Image #1… High Speed Sync and HyperSync.
Question… Hi Dave, I found your WATR articles on High Speed Sync with Speedlights fascinating. Recently, I have heard about using “HyperSync” with Elinchrom Rangers and the Pocket Wizard FLEX TT5 system. Can you explain the how to use HyperSync, the difference between it and HSS and why we might use one over the other? Many thanks. John
Answer… Hi John. Thanks for a great question. Many folks have asked similar questions about High Speed Sync with Speedlights and using the new Pocket Wizard FLEX TT5 with HyperSync with larger strobe systems. Well, I could write a book on this subject, but an efficient answer is this: Each flash or Speedlight has a “flash duration” or length of time that the flash heats up, “peaks” its power, and cools down. A shutter speed of 1/250 tends to cover this entire time spread making use of all the flash output, especially the ‘peak” of the power graph. If I use 1/1000 the shorter/faster shutter time makes use of a smaller portion of the “flash.” Dedicated Speedlights to the camera make sure that the shutter opening occurs at the “peak” of the flash. With an undedicated system a fast shutter speed above 1/250 can be “off centered” and not make use of all the flash power output, or miss the peak power of the flash entirely. The Pocket Wizard FLEX TT5 system helps you align the shutter opening to occur at the “peak” or brightest moment of the flash, but requires you to program-in your camera’s shutter to coincide with the “peak” power point via your own computer. Sounds scary, but its not really that complicated. Nikon Speedlights are dedicated to Nikon camera’s (and Canon Speedlites are dedicated to Canon camera’s) and are already perfectly aligned at the peak point internally within the camera. Nikon Speedlights and Canon Speedlites, while being perfectly centered in the “peak” look as though they are loosing power as you go from 1/500 to 1/1000 to 1/2000 or faster. That is because the shutter opening is getting small/shorter/faster and is not spanning the entire distance of peak flash duration. I’m saying all this in rather plain language John. I don’t know what prior flash sync knowledge you have, but in general this is what is happening. I had the opportunity to make this image using the NEW Pocket Wizard FLEX TT5 system with HyperSync settings for Pocket Wizard’s Advertising campaign late last summer. These Motocross riders were racing by at about 30-40mph and the FLEX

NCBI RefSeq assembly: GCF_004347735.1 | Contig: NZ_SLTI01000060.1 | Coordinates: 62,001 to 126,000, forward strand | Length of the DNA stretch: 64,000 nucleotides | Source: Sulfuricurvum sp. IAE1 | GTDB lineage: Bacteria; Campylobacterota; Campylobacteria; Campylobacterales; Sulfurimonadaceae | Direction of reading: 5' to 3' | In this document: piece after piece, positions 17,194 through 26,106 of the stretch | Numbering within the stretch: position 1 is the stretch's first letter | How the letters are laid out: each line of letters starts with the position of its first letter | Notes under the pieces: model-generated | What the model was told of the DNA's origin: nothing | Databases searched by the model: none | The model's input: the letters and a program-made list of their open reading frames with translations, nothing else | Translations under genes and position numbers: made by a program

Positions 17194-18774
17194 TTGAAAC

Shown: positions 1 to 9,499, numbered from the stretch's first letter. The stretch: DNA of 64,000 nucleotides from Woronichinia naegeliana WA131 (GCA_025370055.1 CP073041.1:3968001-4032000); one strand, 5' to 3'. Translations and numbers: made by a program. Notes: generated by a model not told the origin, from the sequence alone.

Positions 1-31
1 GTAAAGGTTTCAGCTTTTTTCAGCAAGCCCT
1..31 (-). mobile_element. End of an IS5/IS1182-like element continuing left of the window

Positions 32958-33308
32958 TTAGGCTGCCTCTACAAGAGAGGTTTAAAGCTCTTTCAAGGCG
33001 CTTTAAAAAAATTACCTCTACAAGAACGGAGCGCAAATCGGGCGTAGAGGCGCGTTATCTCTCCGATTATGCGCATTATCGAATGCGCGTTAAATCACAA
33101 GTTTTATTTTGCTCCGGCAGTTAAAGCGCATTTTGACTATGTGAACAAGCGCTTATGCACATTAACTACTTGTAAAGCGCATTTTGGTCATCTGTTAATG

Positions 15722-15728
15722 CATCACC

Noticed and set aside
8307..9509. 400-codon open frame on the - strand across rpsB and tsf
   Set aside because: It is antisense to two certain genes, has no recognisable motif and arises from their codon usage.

TT5 system on my 2 Elinchrom Ranger RX 1100 ws AS packs with “A” strobe heads allowed me to use a shutter sync speed of 1/1250 instead of a standard sync speed of 1/250. This is a big break through in strobe lighting technology because we can combine strobe with available ambient light…indoors or outdoors using fast shutter sync speeds…a.k.a. “HyperSync” or “High Speed Sync”. When I need BIG strobe power to cover a BIG area in bright sunshine conditions I will use the FLEX TT5 system with HyperSync. I will use Speedlights if the area is smaller and I can position my Speedlights closer to the action subject. Nikon D3s, ISO400, 1/1250 at f10, Nikon 24-70mm lens, WB 6700K, 2 Elinchrom Ranger RX 1100 ws AS packs with “A” strobe heads, Pocket Wizard wireless FLEX TT5 on the hot shoe of my camera, AC3 fits on top of the FLEX TT5 and controls all power output to each Ranger, 2 ST4 units connect to the Ranger via the Elinchrom EL 19347 Skyport post, 2 Reflectors, 2 Manfroto lightstands, SanDisk 32G Extreme Pro Flash Card. This picture (1A) illustrates the area of the course for our picture and how far away my strobes were placed. This strobe to subject distance would be too far for Speedlights to reach during bright sunshine hours. The much more powerful Ranger RX with 1100 ws of power easily carried the distance and overpowered the bright sunshine for a stylized Motocross image (1B). Thanks for a great question John. Adios. Dave